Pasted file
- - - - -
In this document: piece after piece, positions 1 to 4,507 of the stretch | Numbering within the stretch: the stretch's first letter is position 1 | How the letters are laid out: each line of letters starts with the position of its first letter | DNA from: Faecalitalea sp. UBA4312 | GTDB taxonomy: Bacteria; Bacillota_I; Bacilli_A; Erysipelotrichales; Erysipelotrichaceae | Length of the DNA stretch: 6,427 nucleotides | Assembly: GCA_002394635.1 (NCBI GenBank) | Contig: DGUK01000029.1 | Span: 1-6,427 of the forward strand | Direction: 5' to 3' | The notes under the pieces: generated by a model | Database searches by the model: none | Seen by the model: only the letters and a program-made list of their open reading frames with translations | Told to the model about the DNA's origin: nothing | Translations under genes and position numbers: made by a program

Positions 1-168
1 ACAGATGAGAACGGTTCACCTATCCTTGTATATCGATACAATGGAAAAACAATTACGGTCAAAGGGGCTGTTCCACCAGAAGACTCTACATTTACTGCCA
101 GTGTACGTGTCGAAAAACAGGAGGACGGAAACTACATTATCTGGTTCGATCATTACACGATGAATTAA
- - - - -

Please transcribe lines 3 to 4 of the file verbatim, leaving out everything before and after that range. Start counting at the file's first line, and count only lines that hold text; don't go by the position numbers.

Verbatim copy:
1 ACAGATGAGAACGGTTCACCTATCCTTGTATATCGATACAATGGAAAAACAATTACGGTCAAAGGGGCTGTTCCACCAGAAGACTCTACATTTACTGCCA
101 GTGTACGTGTCGAAAAACAGGAGGACGGAAACTACATTATCTGGTTCGATCATTACACGATGAATTAA